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Title: Controlling horse heart rate as a basis for training improvement
Authors: Aerts, Jean-Marie
Gebruers, Femke
Van Camp, Evi
Berckmans, Daniel # ×
Issue Date: Nov-2008
Publisher: Elsevier sci ltd
Series Title: Computers and electronics in agriculture vol:64 issue:1 pages:78-84
Abstract: Equine training methods, and consequently, performance times have improved little since the last decades. With advances in measuring signals on-line by means of several new technologies and analytical procedures, and processing these signals immediately with strong and compact processors, it may be possible to develop new training methods. In this research, the objective was to explore the possibilities of using modern model-based algorithms to control the heart rate of horses (bpm) on-line by means of the control input running speed (km/h). Forty-five experiments with five horses and four riders were carried out to generate measurements of physiological status during running. The dynamical characteristics of each horse were quantified using linear discrete transfer function models. The dynamic response of heart rate to step changes in running speed were accurately described. In 90% of the cases, a first-order model gave the best fit. For 69% of the models, the r(2) was higher than 0.90 and for 34% of the models, the r(2) Was even higher than 0.95. In a next step, the model-based algorithm was evaluated by controlling cardiac responses of two horses (horses 2 and 4) to a pre-defined trajectory. The model parameters were kept constant. On average, the error between the defined target trajectory in heart rate and the actual controlled heart rate ranged between 0.2 and 1.4bpm for the whole target heart rate trajectory. During the steady-state part of the trajectory the average error was maximum 1.1 bpm. In the transient from one steady-state heart rate to another level, the error could increase on average up to 5 bpm. in the future, the combination of on-line measured bioresponses with real-time analysis can be used for adjusting the work load of the horse, during training, directly to the immediate needs of horse (welfare) and trainer (performance). (C) 2008 Elsevier B.V. All rights reserved.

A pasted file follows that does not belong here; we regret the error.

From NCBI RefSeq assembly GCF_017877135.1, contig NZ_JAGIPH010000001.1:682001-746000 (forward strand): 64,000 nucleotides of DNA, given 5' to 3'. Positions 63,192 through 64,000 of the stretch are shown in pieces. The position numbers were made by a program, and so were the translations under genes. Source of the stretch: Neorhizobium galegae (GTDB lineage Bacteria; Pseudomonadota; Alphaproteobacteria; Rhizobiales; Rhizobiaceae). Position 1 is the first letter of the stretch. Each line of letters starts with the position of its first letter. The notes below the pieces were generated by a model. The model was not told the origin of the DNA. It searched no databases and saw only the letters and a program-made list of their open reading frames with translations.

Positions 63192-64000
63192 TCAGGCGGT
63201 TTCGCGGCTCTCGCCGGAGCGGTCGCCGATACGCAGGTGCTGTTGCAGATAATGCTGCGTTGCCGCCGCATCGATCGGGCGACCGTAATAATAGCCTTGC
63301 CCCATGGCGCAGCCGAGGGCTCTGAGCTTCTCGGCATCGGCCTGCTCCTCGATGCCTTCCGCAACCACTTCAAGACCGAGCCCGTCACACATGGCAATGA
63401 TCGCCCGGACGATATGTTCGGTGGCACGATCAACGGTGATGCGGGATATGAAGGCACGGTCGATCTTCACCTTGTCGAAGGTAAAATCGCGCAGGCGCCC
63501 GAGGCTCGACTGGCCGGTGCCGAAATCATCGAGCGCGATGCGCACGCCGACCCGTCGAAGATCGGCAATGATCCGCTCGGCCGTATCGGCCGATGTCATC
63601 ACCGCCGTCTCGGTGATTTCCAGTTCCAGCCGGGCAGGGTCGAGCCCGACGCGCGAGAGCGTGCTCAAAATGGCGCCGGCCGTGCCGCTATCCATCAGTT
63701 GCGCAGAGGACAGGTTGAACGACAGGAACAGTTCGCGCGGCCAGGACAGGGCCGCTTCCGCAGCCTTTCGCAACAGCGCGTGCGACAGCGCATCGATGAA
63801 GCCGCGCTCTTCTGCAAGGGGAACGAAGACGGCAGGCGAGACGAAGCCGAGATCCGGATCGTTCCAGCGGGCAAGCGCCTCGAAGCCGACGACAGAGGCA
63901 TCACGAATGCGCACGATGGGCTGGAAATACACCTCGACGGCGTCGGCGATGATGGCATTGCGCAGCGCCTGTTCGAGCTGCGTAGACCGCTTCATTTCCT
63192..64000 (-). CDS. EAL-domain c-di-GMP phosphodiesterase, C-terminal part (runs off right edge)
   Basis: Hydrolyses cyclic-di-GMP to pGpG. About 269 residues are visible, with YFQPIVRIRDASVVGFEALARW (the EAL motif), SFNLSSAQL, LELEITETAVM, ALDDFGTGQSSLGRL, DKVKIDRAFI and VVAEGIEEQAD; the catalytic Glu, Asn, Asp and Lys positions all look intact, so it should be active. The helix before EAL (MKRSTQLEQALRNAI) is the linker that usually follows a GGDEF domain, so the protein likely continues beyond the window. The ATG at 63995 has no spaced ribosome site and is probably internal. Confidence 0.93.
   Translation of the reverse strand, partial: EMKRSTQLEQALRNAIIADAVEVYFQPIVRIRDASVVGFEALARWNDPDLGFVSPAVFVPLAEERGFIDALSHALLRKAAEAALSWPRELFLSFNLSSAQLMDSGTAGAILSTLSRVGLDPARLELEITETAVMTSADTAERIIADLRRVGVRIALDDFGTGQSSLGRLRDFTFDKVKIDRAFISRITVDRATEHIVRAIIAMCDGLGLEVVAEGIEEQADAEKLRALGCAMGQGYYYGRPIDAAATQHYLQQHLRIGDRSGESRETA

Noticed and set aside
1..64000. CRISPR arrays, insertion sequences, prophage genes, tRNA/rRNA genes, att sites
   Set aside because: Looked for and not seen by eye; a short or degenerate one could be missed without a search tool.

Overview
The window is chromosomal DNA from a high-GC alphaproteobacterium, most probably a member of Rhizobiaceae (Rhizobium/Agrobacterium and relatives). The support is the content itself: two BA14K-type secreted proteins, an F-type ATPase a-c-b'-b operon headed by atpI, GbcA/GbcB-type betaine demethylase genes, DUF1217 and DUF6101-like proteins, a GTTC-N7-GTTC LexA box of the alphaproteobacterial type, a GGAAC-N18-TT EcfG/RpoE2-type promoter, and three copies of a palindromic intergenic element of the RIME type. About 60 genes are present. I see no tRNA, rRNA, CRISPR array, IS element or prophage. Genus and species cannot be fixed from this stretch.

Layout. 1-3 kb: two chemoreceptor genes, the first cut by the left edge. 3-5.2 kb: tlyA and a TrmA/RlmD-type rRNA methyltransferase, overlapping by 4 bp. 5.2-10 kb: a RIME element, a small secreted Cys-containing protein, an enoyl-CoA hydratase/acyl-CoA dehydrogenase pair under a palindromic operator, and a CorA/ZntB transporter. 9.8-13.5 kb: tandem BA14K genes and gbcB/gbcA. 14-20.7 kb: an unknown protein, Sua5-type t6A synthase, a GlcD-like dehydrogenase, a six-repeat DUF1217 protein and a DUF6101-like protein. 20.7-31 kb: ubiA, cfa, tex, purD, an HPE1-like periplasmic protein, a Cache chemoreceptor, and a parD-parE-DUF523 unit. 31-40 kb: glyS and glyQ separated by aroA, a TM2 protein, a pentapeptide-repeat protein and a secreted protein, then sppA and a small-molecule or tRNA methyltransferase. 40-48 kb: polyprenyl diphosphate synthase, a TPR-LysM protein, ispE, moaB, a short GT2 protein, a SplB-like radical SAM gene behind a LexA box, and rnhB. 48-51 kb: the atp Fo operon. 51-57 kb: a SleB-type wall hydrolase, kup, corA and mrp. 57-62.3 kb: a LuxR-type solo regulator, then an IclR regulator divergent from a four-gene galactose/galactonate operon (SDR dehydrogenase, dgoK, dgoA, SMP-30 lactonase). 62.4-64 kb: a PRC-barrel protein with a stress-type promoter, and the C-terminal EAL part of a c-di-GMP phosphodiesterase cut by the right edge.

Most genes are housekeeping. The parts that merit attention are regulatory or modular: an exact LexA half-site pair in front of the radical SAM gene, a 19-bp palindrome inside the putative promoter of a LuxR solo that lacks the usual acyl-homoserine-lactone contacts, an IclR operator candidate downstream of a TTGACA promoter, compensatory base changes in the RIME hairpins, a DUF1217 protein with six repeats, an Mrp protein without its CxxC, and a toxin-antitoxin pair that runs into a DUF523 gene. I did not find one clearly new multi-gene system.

URI: 
ISSN: 0168-1699
Publication status: published
KU Leuven publication type: IT
Appears in Collections:Division M3-BIORES: Measure, Model & Manage Bioresponses (-)
× corresponding author
# (joint) last author

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